No satisfactory rationalization has been advanced for the requirement of mutuality. Just why a party who was not bound by a previous action should be precluded from asserting it as res judicata against a party who was bound by it is difficult to comprehend. Many courts have abandoned the requirement of mutuality and confined the requirement of privity to the party against whom the plea of res judicata is asserted.

Bernhard, 122 P.2d at 895. Thus, many jurisdictions no longer require that a litigant have been a party in the prior litigation or in privity with a party in the prior litigation in order to assert collateral estoppel. It is sufficient that the party against whom collateral estoppel is asserted was a previous party.

The issue before us today, however, does not concern the effect of a prior Delaware judgment but involves the collateral estoppel effect to be given a judgment rendered by a federal district court in Kansas whose jurisdiction was based on diversity of citizenship. The question thus posed is essentially a choice of laws determination.

It is settled law in this jurisdiction that "the doctrines of res judicata and collateral estoppel require that the same effect be given a [foreign] judgment rendered upon adequate jurisdiction as [the foreign court] itself would accord such a judgment." Bata v. Hill, Del.Ch., 139 A.2d 159, 165 (1958), modified sub nom., Bata v. Bata, Del.Supr., 163 A.2d 493 (1960), cert. denied, 366 U.S. 964, 81 S.Ct. 1926, 6 L.Ed.2d 1255 (1961). Bata involved the collateral estoppel effect to be accorded a Dutch decision in a Delaware court. The Chancellor in Bata, applying principles of comity, determined that a judgment of a foreign court should be accorded the same preclusive effect that it would receive in the rendering jurisdiction. 139 A.2d at 174. On appeal, this Court noted with approval "the established rule" that the preclusive effect of a foreign judgment is measured by standards of the rendering forum. Bata v. Bata, 163 A.2d at 504.

The principle enunciated in Bata controls the issue before us today. We find no distinction in the fact that Bata's holding was directed to a judgment rendered by a court in another country as contrasted with a judgment rendered through the application of state law in a federal forum. Although founded on comity, the Bata principle is now one of sound judicial policy and requires that a Delaware court must give the judgments of another state court the same preclusive effect as would a court in that state.

Kansas requires mutuality of estoppel. See McDermott v. Kansas Public Service Co., 238 Kan. 462, 712 P.2d 1199 (1986). Columbia was not a party in O'Gilvie nor was it in privity with a party. Under Kansas law, Columbia could not prevent Playtex from relitigating the issue of its knowledge of the risk posed by super-absorbent tampons at the time Playtex obtained insurance from Columbia. In a Delaware court, the same result must follow.

Columbia contends that the Superior Court erred in denying its motion for collateral estoppel for lack of mutuality because Delaware has abandoned the mutuality requirement. It is argued that the decision of the Superior Court contravenes the internal policy of Delaware with regard to collateral estoppel. We find no merit in this argument.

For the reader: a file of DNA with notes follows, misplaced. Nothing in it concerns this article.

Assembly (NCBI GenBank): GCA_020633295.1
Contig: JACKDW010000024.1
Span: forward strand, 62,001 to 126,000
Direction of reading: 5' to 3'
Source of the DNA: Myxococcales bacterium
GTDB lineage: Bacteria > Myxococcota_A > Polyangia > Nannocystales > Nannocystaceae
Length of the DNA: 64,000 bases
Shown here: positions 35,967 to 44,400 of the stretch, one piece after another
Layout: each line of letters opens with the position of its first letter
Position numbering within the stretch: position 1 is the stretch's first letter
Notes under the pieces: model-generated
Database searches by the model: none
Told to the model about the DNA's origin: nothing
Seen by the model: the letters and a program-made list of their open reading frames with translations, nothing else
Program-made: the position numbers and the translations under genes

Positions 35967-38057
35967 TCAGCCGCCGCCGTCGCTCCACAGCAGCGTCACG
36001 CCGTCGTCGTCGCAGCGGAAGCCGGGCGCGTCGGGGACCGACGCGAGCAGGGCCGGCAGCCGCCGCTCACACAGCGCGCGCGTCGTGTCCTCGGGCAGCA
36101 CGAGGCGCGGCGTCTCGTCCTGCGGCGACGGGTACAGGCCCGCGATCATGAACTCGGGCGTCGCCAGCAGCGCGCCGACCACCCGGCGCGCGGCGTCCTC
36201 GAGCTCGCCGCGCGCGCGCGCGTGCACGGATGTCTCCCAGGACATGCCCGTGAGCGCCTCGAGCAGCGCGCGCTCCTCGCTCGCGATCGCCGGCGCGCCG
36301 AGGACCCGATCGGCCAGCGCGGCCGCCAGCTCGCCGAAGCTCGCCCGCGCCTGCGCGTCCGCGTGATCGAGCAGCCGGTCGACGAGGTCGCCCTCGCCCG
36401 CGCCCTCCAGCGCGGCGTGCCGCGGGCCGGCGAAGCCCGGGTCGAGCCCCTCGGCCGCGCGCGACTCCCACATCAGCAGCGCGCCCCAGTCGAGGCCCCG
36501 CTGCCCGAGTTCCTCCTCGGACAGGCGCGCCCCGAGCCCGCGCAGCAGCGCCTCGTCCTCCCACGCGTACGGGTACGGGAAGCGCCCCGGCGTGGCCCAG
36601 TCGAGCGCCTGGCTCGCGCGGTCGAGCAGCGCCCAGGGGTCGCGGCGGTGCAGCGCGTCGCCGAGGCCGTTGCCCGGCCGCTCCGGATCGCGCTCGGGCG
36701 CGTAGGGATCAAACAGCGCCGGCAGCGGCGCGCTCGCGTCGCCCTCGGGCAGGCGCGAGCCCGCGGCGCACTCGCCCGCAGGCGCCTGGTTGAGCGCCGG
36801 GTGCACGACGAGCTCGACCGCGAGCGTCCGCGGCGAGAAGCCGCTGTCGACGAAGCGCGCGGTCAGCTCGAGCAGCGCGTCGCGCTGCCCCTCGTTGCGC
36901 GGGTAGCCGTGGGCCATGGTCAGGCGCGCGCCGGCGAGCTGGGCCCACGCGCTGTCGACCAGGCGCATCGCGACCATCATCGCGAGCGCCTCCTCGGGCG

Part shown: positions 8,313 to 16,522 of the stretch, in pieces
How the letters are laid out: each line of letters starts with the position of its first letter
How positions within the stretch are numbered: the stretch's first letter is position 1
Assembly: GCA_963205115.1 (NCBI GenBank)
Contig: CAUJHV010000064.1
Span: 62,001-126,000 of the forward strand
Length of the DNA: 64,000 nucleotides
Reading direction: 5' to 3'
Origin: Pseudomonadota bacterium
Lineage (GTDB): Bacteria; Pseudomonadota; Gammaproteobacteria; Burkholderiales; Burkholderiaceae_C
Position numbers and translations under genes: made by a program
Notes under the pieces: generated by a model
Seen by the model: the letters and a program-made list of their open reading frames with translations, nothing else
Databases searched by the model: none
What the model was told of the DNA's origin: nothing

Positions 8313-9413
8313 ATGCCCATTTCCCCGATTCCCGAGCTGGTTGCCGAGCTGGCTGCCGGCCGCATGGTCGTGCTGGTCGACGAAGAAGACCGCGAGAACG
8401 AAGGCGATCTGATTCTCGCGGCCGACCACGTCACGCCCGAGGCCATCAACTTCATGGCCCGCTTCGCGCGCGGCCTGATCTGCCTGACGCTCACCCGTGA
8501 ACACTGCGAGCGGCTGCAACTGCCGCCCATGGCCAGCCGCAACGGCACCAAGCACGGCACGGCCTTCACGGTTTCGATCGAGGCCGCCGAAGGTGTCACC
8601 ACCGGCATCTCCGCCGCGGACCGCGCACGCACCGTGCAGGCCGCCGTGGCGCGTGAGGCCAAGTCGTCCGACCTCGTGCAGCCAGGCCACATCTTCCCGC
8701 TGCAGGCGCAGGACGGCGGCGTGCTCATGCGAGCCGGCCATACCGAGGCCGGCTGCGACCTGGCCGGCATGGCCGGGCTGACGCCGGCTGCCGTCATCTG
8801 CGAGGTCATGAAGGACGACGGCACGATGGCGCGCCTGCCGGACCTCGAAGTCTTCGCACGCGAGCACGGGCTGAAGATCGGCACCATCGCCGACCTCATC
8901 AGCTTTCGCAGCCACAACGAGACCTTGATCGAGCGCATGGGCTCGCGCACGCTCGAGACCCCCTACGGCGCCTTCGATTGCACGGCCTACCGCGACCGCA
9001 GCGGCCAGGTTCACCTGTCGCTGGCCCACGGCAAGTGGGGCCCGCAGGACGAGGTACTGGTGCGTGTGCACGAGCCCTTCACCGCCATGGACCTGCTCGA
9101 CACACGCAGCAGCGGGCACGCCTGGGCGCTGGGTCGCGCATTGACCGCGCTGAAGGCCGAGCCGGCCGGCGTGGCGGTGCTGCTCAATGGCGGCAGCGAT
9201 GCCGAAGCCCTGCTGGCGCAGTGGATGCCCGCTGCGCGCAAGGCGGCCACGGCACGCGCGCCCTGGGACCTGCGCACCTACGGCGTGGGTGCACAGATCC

While it is true that Delaware's abandonment of the mutuality requirement was prompted by the desire to conserve judicial resources and promote finality, see Coca-Cola Co. v. Pepsi-Cola Co., Del.Super., 172 A. 260, 262-63 (1934), a far more compelling conflict of law policy, based on the principle of comity, precludes acceptance of collateral estoppel in this case.

Comity permits one state to give effect to the laws of a sister state, not out of obligation, but out of respect and deference. 16 Am.Jur.2d, Conflict of Laws § 10, at 28 (1979). Thus, "[a] cause of action arising under the laws of one state... will not be enforced by another state as a matter of right but, rather upon principles of comity." Tyson v. Scartine, Del. Super., 118 A.2d 795, 795-96 (1955). Recognition of Kansas' mutuality requirement is based on our respect and deference to the laws of Kansas.

Although the parties have debated the effect on this case of the full faith and credit clause, we view the issue as not dispositive.5 U.S. Const., Art. IV § 1. "This provision requires every state to give to the judgments of another state, assuming jurisdiction by the state entering the judgment over the parties and subject matter, the same effect which that judgment has in the state in which it was rendered." Epstein v. Chatham Park, Inc., Del. Super., 153 A.2d 180, 186 (1959). Since a state court "judicial proceeding" is not directly implicated in the dispute over the preclusive effect of the jury's findings in O'Gilvie, the full faith and credit clause does not bind a Delaware court to a foreign result.

To the extent, however, that the mutuality requirement may be viewed as having its origin in Kansas decisional law, the interpretation of the full faith and credit clause advanced by Columbia would result in Delaware giving the judgments of a sister state greater preclusive effect than they would have in the rendering jurisdiction. For example, if Columbia attempted to bar relitigation of the issue of Playtex's knowledge in a Kansas court, that effort would be rejected for lack of mutuality. If, on the other hand, mutuality were not required in the Superior Court action, the Kansas-based judgment would be given greater preclusive effect than received in the rendering jurisdiction. This result is clearly at variance with the purpose and spirit of the full faith and credit clause. Moreover, the resulting varying interpretations would again encourage forum shopping.


Finally, Columbia argues that a Delaware court should preclude relitigation of the jury finding in O'Gilvie because the Kansas federal district court that decided O'Gilvie would have applied federal law which does not require mutuality. We disagree and conclude that the law of the Tenth Circuit supports the application of state law.